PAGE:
Although young Mars was inundated by rivers, lakes and maybe even an ocean a few billion years ago, the modern moisture is modest. Scientists have long known that large amounts of water remain — but frozen solid in the polar ice caps. There have been fleeting hints of recent liquid water, like fresh-looking gullies, but none have proved convincing.

In 2011, Dr. McEwen and colleagues discovered in photographs from the orbiter dark streaks descending along slopes of craters, canyons and mountains. The streaks lengthened during summer, faded as temperatures cooled, then reappeared the next year.

They named the streaks recurrent slope linae, or R.S.L.s, and many thousands of them have now been spotted. “It’s really surprisingly extensive,” Dr. McEwen said.

Scientists suspected that water played a critical role in the phenomenon, perhaps similar to the way concrete darkens when wet and returns to its original color when dry.

But that was just an educated guess.

Lujendra Ojha, a graduate student at the Georgia Institute of Technology, turned to another instrument on the orbiter that identifies types of molecules by which colors of light they absorb. But this instrument, a spectrometer, is not as sharp as the camera, making it hard to zoom in on readings from the narrow R.S.L.s.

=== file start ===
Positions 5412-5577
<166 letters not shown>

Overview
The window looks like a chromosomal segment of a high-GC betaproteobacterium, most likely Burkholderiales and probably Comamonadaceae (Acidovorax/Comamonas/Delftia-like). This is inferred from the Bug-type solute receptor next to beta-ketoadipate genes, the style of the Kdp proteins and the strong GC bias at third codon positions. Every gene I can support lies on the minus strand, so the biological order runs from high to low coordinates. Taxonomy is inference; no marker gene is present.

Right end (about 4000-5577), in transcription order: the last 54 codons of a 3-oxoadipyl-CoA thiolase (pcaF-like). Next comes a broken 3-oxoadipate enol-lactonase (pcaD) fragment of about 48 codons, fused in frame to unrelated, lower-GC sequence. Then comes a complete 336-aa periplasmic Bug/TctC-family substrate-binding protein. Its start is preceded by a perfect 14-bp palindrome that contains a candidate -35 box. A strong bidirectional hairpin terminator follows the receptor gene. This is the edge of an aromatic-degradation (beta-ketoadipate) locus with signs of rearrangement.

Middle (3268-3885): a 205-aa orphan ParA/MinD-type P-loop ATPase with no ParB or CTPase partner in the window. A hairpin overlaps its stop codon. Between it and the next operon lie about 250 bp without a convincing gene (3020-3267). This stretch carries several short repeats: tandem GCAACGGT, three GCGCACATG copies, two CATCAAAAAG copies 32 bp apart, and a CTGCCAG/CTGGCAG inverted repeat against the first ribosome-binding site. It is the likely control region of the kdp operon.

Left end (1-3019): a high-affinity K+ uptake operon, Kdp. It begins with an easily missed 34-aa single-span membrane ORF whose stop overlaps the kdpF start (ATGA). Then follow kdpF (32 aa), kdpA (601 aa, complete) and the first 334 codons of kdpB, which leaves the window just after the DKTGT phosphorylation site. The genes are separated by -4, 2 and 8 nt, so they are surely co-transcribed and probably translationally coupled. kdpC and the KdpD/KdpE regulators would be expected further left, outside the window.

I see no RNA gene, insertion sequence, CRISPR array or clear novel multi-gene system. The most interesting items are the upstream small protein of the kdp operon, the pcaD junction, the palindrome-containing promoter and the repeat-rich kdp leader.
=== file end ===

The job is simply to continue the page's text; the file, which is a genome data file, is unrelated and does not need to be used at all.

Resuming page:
“We had to come up with new techniques and novel ways to do analysis of the chemical signature,” said Mr. Ojha, the lead author of the Nature Geoscience article.

The researchers were able to identify the telltale sign of a hydrated salt at four locations. In addition, the signs of the salt disappeared when the streaks faded. “It’s very definitive there is some sort of liquid water,” Mr. Ojha said.

The perchlorate salts lower the freezing temperature, and the water remains liquid. The average temperature of Mars is about minus 70 degrees Fahrenheit, but summer days near the Equator can reach an almost balmy 70.

Many mysteries remain. For one, scientists do not know where the water is coming from.